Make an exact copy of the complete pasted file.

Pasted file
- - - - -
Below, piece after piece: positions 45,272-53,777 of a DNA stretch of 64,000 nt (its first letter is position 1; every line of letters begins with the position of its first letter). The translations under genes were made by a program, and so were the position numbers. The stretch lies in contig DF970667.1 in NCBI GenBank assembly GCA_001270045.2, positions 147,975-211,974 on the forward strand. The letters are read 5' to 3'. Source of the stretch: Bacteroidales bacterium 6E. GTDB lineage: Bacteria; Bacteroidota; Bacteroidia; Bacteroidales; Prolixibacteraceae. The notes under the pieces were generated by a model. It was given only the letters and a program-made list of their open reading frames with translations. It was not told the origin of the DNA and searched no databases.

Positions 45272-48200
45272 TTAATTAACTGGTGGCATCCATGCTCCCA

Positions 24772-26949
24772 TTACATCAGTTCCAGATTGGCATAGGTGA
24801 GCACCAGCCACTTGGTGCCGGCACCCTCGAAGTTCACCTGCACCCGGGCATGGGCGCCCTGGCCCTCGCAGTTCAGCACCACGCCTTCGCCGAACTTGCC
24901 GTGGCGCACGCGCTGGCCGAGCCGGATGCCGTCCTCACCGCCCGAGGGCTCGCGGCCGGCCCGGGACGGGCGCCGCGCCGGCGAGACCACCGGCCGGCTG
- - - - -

Below, piece after piece: positions 45,272-53,777 of a DNA stretch of 64,000 nt (its first letter is position 1; every line of letters begins with the position of its first letter). The translations under genes were made by a program, and so were the position numbers. The stretch lies in contig DF970667.1 in NCBI GenBank assembly GCA_001270045.2, positions 147,975-211,974 on the forward strand. The letters are read 5' to 3'. Source of the stretch: Bacteroidales bacterium 6E. GTDB lineage: Bacteria; Bacteroidota; Bacteroidia; Bacteroidales; Prolixibacteraceae. The notes under the pieces were generated by a model. It was given only the letters and a program-made list of their open reading frames with translations. It was not told the origin of the DNA and searched no databases.

Positions 45272-48200
45272 TTAATTAACTGGTGGCATCCATGCTCCCA

Positions 24772-26949
24772 TTACATCAGTTCCAGATTGGCATAGGTGA
24801 GCACCAGCCACTTGGTGCCGGCACCCTCGAAGTTCACCTGCACCCGGGCATGGGCGCCCTGGCCCTCGCAGTTCAGCACCACGCCTTCGCCGAACTTGCC
24901 GTGGCGCACGCGCTGGCCGAGCCGGATGCCGTCCTCACCGCCCGAGGGCTCGCGGCCGGCCCGGGACGGGCGCCGCGCCGGCGAGACCACCGGCCGGCTG